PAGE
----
Supporting the company

The Metropolitan Police set up roadblocks, placing the whole Wapping area in a virtual state of siege using powers under the 1829 Metropolitan Police Act. Significantly, adding to evidence that the police strategy was planned from the start, the powers under Section 52 of the Act were invoked three days before the strike even began and before the overnight transfer to Wapping was revealed. The day before the strike was declared the police moved cars away from the Times Newspapers complex in Grays Inn Road, encircling the buildings with barriers.

Following complaints from local Wapping residents, the National Council for Civil Liberties (re-named Liberty) investigated policing strategy.  The report, No Way in Wapping published in April 1986, showed that freedom of movement within the district had been severely curtailed by the police regularly using road blocks across a wide area up to a mile from the News International plant. Residents in motor vehicles and on foot often were stopped at these barriers, required to give their name and proof of identity, and to state their destination and purpose. Some residents were arrested when they refused to give their identities or answer questions.

The 30mph speed limit applied in these local streets but everyone interviewed said that lorries regularly exceeded the limit. Traffic lights along The Highway were switched off to allow TNT trucks to roar through at speed.  A young local resident was run over and killed by one of these lorries in January 1987.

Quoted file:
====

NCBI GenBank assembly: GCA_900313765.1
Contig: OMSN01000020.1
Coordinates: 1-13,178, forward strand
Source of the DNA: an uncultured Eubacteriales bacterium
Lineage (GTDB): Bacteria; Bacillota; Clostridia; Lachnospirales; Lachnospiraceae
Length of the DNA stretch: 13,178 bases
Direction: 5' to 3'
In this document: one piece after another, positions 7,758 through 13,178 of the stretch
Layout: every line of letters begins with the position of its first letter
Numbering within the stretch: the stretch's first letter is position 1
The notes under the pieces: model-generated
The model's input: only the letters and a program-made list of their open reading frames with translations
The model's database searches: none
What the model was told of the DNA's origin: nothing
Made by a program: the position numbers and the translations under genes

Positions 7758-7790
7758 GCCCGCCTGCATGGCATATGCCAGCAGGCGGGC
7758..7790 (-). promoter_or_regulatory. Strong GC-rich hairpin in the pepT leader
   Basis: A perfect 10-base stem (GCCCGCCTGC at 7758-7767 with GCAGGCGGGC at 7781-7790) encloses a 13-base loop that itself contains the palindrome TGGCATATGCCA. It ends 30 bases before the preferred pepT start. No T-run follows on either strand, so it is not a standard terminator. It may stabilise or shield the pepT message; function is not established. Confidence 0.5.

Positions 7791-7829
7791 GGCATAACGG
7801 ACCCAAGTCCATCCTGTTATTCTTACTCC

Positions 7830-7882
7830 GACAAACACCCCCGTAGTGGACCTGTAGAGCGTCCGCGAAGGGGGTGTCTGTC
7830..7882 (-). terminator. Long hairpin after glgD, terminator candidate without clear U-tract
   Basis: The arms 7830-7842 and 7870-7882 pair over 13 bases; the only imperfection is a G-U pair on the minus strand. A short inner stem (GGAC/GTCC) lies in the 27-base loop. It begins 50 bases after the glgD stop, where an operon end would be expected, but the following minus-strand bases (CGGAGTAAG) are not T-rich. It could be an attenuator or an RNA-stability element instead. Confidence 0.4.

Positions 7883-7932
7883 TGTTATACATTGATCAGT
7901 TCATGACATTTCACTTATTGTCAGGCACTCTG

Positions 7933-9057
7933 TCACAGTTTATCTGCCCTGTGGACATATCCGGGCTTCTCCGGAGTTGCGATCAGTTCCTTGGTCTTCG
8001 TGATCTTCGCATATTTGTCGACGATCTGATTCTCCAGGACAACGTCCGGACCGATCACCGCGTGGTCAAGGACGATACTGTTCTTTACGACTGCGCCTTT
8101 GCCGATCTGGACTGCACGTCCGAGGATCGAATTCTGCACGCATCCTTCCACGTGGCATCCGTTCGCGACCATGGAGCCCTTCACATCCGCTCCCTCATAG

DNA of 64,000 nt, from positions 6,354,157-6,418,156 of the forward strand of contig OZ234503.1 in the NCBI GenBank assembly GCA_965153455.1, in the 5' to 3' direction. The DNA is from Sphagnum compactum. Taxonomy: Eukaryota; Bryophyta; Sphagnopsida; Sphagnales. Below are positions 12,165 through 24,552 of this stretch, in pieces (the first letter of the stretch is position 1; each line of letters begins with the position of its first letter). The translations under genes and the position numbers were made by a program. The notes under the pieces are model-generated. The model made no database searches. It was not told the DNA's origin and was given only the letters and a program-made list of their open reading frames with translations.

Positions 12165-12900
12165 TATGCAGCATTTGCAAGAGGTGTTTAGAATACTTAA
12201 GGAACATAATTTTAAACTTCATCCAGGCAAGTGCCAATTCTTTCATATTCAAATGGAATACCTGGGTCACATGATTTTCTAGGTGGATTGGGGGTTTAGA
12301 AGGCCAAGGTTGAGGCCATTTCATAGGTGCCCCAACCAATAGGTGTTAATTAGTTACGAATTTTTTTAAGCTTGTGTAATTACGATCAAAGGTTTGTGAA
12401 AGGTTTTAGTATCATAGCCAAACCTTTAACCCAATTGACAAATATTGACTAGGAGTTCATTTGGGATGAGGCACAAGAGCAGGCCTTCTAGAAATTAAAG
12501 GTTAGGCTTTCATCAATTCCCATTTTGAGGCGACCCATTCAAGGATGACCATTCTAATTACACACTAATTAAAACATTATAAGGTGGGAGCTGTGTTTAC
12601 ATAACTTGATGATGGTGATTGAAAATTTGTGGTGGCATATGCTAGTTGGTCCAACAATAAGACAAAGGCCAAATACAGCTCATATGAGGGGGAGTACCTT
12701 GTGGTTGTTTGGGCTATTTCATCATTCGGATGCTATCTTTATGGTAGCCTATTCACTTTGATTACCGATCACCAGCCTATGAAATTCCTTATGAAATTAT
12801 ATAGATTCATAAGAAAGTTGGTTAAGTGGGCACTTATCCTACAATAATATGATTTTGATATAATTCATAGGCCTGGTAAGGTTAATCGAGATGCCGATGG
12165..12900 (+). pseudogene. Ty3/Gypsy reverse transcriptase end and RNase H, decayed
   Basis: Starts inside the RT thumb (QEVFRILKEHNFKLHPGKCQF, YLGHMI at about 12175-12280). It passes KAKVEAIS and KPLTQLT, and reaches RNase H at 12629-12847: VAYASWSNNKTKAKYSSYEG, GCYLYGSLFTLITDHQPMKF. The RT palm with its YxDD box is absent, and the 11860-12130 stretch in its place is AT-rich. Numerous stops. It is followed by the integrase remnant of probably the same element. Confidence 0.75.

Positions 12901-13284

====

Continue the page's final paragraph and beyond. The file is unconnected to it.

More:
By November 1986 police overtime alone amounted to £4.6m – almost £1000 per sacked worker. By mid-January 1987 the total policing bill for Wapping was £14m.

The Northamptonshire police report into complaints of police brutality during January 24 1987 demonstration, included the comment: “the operation of the News International plant was unaffected by the events outside and newspapers were produced and taken from the premises for distribution. From this point of view the policing strategy was successful, as it had been throughout the year” – a clear statement that the object was not keeping the peace but defeating the strike.

In 2011 the Morning Star revealed that Special Branch, the political police, had been spying on strikers throughout the dispute. Papers obtained under the Freedom of Information Act disclosed daily briefings for police chiefs and government on all aspects of the strike, including negotiations, union meetings and demonstrations.